FIG. 8. Joint histogram of the marginal posterior distribution over fr and D? in one voxel in the center of the splenium in subject 2, scan 1, based on 10,000 samples. Overlaid are plots of log likelihood (black) and log posterior (red) as functions of log axon radius, over the range 0.02 to 20 mm, conditioned on the values of fr and D? corresponding the relevant location in the histogram. These overlaid plots are not to scale with one another, and are instead intended to show the shapes of the relevant functions.

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FIG. 9. Histograms of sampled posterior values for each parameter with a prior distribution, except axon radius index which is shown in Figure 7. The prior itself is shown as a black curve. The posterior distributions differ substantially from the priors in each case, demonstrating the influence of the data.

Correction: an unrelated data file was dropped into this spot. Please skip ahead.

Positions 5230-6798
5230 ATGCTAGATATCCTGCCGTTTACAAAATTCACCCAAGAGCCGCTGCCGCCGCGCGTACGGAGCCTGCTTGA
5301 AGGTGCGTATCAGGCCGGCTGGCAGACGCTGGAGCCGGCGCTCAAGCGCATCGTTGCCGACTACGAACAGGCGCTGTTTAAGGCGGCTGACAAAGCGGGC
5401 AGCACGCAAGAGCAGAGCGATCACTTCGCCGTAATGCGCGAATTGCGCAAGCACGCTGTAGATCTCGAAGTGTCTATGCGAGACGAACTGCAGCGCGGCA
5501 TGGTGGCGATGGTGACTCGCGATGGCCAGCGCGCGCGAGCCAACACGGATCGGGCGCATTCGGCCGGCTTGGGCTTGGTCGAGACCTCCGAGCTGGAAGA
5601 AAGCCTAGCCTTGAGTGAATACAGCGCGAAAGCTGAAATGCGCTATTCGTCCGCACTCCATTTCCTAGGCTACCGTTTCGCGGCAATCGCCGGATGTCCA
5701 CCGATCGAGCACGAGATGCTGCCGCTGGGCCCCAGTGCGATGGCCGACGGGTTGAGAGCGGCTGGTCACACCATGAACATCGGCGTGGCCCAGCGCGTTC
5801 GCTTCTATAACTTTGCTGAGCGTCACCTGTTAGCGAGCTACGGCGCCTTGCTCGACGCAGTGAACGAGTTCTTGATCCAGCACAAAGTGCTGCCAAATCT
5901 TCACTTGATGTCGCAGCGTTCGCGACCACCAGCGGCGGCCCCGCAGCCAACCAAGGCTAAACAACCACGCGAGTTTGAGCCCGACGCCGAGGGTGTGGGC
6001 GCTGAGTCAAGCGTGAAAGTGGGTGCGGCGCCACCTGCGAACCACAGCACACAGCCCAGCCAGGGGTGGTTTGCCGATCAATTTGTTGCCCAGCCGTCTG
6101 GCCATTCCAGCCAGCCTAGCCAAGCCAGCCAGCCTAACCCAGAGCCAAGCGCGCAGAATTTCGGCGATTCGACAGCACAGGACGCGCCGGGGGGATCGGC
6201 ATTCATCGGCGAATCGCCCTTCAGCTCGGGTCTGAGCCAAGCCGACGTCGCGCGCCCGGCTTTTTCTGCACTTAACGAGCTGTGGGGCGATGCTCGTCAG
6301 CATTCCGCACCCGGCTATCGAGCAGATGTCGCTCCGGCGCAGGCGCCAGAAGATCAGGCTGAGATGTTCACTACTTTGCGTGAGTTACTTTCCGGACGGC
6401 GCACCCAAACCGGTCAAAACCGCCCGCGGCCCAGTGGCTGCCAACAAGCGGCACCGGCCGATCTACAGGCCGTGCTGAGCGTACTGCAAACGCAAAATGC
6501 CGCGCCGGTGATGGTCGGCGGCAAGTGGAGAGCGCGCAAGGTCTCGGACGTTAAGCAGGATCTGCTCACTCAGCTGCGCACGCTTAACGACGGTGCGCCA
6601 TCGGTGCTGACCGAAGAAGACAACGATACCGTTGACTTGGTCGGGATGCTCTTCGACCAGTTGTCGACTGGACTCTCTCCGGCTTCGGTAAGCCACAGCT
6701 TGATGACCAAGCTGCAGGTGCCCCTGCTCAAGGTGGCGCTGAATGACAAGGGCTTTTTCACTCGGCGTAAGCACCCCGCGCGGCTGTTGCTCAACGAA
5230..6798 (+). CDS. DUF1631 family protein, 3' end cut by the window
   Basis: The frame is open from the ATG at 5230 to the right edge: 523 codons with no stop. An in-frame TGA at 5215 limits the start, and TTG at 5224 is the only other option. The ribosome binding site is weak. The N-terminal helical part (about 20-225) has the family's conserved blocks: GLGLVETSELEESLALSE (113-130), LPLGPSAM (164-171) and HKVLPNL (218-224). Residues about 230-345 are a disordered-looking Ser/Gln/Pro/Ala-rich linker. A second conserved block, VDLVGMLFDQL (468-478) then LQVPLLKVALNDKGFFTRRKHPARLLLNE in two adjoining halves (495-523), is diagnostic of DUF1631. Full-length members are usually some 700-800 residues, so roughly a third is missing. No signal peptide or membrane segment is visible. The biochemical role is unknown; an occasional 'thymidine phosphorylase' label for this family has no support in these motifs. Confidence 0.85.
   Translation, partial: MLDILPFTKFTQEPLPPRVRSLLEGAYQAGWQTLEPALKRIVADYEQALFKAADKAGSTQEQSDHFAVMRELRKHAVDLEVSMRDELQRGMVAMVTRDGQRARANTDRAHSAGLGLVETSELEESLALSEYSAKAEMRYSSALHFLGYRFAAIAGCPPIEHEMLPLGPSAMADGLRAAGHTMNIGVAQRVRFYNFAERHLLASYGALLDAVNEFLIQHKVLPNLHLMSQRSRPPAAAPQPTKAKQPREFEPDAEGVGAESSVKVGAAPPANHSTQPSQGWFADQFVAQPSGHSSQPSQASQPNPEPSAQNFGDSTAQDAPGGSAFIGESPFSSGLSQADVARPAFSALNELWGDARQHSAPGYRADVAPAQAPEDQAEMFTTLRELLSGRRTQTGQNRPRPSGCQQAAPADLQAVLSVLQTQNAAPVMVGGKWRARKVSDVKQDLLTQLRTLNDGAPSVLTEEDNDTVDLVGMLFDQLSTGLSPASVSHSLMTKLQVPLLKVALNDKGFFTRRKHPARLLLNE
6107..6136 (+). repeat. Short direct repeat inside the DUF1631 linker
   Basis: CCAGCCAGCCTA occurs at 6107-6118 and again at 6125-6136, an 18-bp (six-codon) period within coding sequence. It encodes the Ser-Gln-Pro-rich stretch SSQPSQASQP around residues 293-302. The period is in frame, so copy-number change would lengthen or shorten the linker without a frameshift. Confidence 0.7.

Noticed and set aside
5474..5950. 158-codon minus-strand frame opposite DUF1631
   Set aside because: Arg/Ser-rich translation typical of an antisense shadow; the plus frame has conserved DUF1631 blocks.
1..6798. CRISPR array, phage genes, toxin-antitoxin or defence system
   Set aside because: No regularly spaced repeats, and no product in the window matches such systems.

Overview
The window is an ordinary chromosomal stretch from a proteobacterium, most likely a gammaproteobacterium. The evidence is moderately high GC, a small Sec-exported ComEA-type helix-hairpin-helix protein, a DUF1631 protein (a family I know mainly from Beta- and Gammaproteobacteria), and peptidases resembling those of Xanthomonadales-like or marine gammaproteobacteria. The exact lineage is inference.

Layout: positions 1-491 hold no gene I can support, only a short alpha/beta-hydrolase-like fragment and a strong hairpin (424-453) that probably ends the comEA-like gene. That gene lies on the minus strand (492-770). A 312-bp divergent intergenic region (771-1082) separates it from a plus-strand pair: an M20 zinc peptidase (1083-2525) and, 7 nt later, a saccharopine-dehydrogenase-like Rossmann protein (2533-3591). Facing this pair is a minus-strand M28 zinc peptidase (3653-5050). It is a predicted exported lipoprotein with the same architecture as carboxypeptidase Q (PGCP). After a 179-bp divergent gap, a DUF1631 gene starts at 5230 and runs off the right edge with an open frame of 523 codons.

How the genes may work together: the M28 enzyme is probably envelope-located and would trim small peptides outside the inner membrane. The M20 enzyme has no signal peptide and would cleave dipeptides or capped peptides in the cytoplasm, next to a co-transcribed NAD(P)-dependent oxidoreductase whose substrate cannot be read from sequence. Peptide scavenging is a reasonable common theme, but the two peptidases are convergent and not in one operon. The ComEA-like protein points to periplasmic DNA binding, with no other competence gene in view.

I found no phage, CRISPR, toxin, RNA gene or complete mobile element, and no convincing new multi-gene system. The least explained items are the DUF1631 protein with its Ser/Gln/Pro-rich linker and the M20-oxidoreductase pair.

using the popular DSE pulse sequence on a clinical scanner. Such a standard MRI system is suboptimal for this kind of work, but commonly available, and our results inform the feasibility of “histological” imaging on typical hardware and with a standard pulse sequence, albeit one which has been optimized for the task. We used Bayesian MCMC simulation to estimate the tissue model parameters of interest, formally accounting for both prior expectations and the information available in the data. Given the challenges associated with microstructure imaging on this platform, we found that it was necessary to regularize the problem by using informative prior distributions for several parameters, and particularly for the axon radius itself. We showed that this information improves precision at intermediate values of axon radius index (Fig. 7), without introducing significant bias when the assumption of a single radius holds (Fig. 3). Synthetic data based on a substrate containing a distribution of radii did lead to bias, most likely because of the greater signal contribution from within wider cylinders. Nevertheless, it was still possible to tell distributions